6. Write With Friends

One of the hardest parts of NaNoWriMo is keeping accountable to your daily word count. Writing your novel alongside friends makes it so much easier.

Because NaNoWriMo is an online phenomenon, there are writing groups scattered across the internet. Writers participate in the challenge on social media sites like Facebook, Reddit, Twitter, Tumblr, Slack, and Discord.

There are also NaNoWriMo forums specific to the challenge, such as those listed at this wiki.

Whether your writing friends are online or in person, try to build a system of accountability with other writers. You might find your next writing partner in our Facebook group!

7. Build in Rewards

Often, writing a novel is thankless work. It can be hard to find encouragement as you churn through your first draft, and as you write further into your project, you may end up liking it less and less.

This type of writer’s fatigue happens to all novelists. Because writing is often a solitary experience, try to build some encouragement into your own writing schedule.

Rewarding yourself for meeting your writing goals will help motivate you to write, both today and the next day. That reward can be dessert, a TV show, a hot bath, a glass of wine—really, anything that makes you feel good and doesn’t require too much thinking.

When you reward yourself for your hard work, you’ll feel much more capable of tackling national novel writing month one day at a time.

8. Ignore Your Inner Critic

Every writer has an inner critic. It’s that voice in your head telling you “this sucks,” “that makes no sense,” “your characters are flat,” “your story is boring,” etc.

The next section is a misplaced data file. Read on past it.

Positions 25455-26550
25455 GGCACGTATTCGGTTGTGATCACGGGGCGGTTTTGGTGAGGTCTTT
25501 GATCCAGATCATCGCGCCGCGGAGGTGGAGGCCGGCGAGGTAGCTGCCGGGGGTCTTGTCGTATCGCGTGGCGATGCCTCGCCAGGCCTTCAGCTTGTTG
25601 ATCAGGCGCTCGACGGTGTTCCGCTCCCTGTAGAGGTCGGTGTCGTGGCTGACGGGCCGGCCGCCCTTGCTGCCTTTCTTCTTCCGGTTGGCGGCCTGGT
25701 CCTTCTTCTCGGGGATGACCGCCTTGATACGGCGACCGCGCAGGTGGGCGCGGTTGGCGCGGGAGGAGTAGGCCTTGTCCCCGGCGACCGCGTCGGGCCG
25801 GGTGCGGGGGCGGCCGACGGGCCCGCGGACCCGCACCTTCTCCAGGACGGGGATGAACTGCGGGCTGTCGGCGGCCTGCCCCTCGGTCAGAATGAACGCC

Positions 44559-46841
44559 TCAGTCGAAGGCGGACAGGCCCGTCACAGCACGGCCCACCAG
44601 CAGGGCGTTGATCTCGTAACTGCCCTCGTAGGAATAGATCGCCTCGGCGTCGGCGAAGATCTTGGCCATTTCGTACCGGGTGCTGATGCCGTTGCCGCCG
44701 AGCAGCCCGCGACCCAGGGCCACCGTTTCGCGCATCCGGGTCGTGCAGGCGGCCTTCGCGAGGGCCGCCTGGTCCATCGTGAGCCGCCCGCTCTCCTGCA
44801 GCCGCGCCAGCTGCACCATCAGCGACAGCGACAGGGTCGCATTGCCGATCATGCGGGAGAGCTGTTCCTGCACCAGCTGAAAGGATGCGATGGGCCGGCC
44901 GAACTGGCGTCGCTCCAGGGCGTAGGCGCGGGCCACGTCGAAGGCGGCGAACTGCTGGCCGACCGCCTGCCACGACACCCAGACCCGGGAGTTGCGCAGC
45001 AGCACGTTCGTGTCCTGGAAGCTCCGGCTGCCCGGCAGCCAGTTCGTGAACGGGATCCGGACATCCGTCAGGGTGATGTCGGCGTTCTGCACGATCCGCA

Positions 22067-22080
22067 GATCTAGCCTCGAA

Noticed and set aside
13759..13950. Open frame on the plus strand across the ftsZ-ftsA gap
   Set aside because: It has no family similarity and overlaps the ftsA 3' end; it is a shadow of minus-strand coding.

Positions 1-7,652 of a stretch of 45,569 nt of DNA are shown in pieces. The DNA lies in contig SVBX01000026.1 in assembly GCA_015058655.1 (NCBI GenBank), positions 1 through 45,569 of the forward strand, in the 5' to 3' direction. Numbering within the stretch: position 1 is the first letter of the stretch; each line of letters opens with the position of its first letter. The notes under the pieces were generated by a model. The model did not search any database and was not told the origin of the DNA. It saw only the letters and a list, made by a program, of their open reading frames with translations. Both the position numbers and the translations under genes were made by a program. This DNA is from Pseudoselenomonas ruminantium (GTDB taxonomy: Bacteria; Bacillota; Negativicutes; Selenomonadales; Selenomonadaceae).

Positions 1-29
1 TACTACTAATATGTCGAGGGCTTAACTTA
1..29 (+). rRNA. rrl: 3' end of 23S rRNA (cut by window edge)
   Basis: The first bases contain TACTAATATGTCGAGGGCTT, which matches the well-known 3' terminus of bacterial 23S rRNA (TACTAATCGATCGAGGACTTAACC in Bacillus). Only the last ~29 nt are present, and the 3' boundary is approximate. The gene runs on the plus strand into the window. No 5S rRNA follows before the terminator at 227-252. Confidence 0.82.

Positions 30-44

The inner critic can be a useful tool, particularly when you’re editing. While it can sound harsh or demeaning, it can also guide you from your first draft to a manuscript ready for publication.

What it’s not useful for is writing the first draft. In addition to wasting your time and energy, your inner critic can make you lose motivation fast, convincing you that you should not finish your novel.

Your inner critic is your first draft’s worst enemy, and if you listen to it too much, you won’t come out of NaNoWriMo with a novel.

This is perhaps the most important of NaNoWriMo tips: Your inner critic is your first draft’s worst enemy, and if you listen to it too much, you won’t come out of NaNoWriMo with a novel.

For most writers, turning the inner critic off completely is impossible. But you can ignore it. Focus on putting one word in front of the other without judging your work, and if you find your self-criticism keeps interrupting your train of thought, find ways to stay inspired.

9. Stay Inspired

An essential component of NaNoWriMo prep is finding inspiration. As you plod through the month of November, knowing where to turn for inspiration will keep you motivated and help silence your inner critic.

Joining NaNoWriMo forums and writing groups will help keep you motivated: when you’re surrounded by novelists making progress on their work, you’ll feel more inspired to make progress on yours. Additionally, it helps to talk about your feelings as you push through your writing, because if you’re losing motivation or questioning your novel’s worth, it’s likely that someone else is, too.

Additionally, famous novelists have talked about the difficulties of novel writing since the invention of the novel form. Motivational writing quotes might help you make it through the next day’s word count, such as the quotes at Brain Pickings or the ones we post on our Instagram.

Wherever inspiration strikes, hold onto it, and let it keep your writing flame lit through November.

10. Don’t Go Back and Edit

Many novelists tend to be perfectionists. While this tendency will help you through the editing portion, it will likely deter you through national novel writing month. No matter how much you want to go back and edit something, eschew the impulse. Do not go back and edit. Leave what you’ve already written alone.